Asked whether the UK government has decided too quickly that Russia was behind the near-deadly attack, he said: "No. It is important to understand that this is an overall picture.
"It's not just the fact that we know that this neurotoxin is of a type that was originally developed in Russia, but also that our intelligence services know that the Russian government has kept a secret program of the Novichok nerve agent.
"They have even experimented on how best to administer small amounts of Novichok to kill people, and how people like Mr Skripal are being targeted by the Russian state and that there is even a history of state-sponsored killings in Russia, and therefore we have a very clear assessment that it is most likely an attack on behalf of the Russian state."
Speaking to Deutschlandfunk, he added: "We've shared our evidence with our allies, and obviously our allies have found this evidence convincing, and in front of the public we said that our intelligence services know that the Russian authorities experimented earlier on how best to use this nerve poison to kill people.
"So the evidence is clear enough. We have a strong belief that it was most likely an attack by the Russian state, and so we all had to act together."
Sir Sebastian said this is an established pattern of behaviour of the Russian government.
"We've seen hacker attacks on our ministries, we've seen data theft, interference in our policies and elections, spreading fake news to split our societies and even fuel hatred among our communities," he said.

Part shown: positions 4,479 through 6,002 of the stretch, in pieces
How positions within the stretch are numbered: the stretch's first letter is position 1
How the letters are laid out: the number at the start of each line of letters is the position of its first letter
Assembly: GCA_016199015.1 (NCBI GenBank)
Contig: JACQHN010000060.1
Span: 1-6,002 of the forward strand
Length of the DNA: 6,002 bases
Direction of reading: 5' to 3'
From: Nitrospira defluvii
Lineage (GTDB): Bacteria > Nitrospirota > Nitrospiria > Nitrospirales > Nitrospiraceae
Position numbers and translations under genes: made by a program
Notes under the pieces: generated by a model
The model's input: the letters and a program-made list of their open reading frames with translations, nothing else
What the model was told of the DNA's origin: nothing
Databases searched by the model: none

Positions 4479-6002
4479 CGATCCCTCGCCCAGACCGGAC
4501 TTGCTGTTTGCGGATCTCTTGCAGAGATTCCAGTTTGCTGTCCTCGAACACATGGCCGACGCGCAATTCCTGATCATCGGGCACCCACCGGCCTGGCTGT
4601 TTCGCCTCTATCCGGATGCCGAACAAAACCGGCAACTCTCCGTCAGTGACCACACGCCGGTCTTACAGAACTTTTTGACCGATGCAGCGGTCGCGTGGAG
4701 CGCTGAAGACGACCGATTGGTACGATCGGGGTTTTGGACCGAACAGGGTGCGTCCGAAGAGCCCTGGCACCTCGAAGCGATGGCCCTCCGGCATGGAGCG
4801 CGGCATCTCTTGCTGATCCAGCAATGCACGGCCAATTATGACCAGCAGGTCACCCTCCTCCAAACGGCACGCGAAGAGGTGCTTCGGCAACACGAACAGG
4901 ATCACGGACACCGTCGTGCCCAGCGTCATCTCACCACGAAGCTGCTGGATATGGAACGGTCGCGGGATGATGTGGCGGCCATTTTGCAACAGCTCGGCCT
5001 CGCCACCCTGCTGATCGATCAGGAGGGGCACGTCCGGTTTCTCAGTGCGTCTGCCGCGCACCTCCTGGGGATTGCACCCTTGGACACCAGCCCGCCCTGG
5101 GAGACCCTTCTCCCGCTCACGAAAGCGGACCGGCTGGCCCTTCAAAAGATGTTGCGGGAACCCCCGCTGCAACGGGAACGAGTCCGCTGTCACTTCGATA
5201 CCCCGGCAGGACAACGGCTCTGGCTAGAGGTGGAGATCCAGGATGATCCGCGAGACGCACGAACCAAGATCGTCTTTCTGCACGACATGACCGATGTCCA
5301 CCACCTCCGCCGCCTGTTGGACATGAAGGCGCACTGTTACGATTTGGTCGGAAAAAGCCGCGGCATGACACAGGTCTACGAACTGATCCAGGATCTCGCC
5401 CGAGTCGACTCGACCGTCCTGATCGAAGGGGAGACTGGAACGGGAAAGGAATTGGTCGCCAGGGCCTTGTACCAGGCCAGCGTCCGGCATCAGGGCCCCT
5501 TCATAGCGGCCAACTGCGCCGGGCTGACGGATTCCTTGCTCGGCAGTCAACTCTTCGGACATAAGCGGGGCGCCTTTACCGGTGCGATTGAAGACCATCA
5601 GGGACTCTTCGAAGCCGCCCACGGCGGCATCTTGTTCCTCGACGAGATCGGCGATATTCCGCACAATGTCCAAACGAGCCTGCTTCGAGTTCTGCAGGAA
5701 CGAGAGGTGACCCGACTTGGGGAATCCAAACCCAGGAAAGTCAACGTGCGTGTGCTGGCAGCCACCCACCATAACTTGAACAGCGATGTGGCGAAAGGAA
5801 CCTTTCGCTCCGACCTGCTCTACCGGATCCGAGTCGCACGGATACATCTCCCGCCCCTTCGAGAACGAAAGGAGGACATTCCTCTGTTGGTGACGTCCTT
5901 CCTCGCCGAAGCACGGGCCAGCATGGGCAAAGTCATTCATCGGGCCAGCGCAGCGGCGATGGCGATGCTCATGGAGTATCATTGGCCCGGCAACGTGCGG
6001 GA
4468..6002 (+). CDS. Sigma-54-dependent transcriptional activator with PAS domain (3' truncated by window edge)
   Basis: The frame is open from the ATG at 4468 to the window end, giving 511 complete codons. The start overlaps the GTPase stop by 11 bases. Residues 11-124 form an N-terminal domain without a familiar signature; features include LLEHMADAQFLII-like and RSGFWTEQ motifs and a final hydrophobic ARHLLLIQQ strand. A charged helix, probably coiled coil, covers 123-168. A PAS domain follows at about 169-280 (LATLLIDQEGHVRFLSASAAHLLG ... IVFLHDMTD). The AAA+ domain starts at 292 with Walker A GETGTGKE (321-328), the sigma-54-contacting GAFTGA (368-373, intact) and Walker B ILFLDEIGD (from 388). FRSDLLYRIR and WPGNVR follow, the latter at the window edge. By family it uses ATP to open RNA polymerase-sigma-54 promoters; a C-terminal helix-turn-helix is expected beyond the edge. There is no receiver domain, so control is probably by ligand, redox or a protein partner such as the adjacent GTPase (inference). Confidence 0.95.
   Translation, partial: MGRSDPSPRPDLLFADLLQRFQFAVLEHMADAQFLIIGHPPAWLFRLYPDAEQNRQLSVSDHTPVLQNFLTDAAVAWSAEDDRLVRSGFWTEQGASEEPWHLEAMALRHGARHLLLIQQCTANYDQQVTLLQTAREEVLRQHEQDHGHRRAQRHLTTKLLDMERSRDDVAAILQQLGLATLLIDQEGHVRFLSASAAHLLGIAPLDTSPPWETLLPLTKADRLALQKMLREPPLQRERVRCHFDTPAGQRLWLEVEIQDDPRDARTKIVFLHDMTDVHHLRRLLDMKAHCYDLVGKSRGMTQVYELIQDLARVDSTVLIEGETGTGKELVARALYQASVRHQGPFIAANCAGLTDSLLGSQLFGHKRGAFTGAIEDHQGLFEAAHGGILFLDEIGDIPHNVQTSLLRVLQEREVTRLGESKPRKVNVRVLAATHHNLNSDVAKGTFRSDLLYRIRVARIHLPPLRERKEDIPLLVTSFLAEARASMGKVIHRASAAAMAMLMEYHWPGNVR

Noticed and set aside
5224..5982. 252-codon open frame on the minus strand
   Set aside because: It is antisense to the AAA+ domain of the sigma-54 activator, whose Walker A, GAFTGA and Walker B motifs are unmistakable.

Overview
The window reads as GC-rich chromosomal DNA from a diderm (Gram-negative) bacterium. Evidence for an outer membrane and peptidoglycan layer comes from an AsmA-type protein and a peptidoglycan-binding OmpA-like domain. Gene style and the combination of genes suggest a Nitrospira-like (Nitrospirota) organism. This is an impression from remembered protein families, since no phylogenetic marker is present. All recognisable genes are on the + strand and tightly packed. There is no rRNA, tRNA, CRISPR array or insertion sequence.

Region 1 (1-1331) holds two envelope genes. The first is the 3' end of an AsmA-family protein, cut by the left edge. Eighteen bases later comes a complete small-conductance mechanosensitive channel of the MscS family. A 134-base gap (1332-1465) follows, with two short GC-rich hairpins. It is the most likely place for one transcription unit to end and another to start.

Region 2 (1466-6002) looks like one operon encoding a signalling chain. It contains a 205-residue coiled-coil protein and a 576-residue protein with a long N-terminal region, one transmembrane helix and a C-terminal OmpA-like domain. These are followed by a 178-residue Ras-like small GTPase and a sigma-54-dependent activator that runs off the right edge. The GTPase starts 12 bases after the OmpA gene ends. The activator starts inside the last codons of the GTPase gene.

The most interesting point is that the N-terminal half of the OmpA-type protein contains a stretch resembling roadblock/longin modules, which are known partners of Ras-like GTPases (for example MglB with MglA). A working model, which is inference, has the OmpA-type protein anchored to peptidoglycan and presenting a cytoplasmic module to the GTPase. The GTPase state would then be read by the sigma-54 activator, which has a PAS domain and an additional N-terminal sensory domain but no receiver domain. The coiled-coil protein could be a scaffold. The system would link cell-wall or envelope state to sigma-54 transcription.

Claiming that despite the chief of the investigating laboratory in Porton Down saying he cannot confirm if the poison was made in Russia, Sir Sebastian said "the overall picture is quite convincing".
He also said the Russian government is "clearly" pushing against the Chemical Weapons Convention by failing to disclose the programme.
As reported, Russian ex-spy Sergei Skripal, 66, and daughter Yulia Skripal, 33, remain critically ill in hospital, after they were found unconscious on a bench in the Wiltshire city on March 4. The UK government says they were poisoned with a nerve agent of a type developed by Russia called Novichok and PM Theresa May said she believed Moscow was "culpable."
UK expelled 23 Russian diplomats as part of a "full and robust" response – prompting Russia's Foreign Minister Sergei Lavrov to say it will "certainly" expel British diplomats in response.
On March 16, Nato Secretary General Jens Stoltenberg said the alliance had "no reason to doubt the findings and assessments by the British government" which suggested Russian responsibility. He said the "UK is not alone" and Nato allies gave "strong political support" to Britain, following a joint statement from the US, France and Germany backing Mrs May's government and a pledge of support from Australia.
British Foreign Minister Boris Johnson said that the U.K.'s government believes that it was likely Putin's decision to direct the use of a nerve agent on the streets of the U.K.
On March 26, U.S. President Donald Trump ordered the expulsion of 60 Russians from the United States, including 12 people identified as Russian intelligence officers who have been stationed at the United Nations in New York.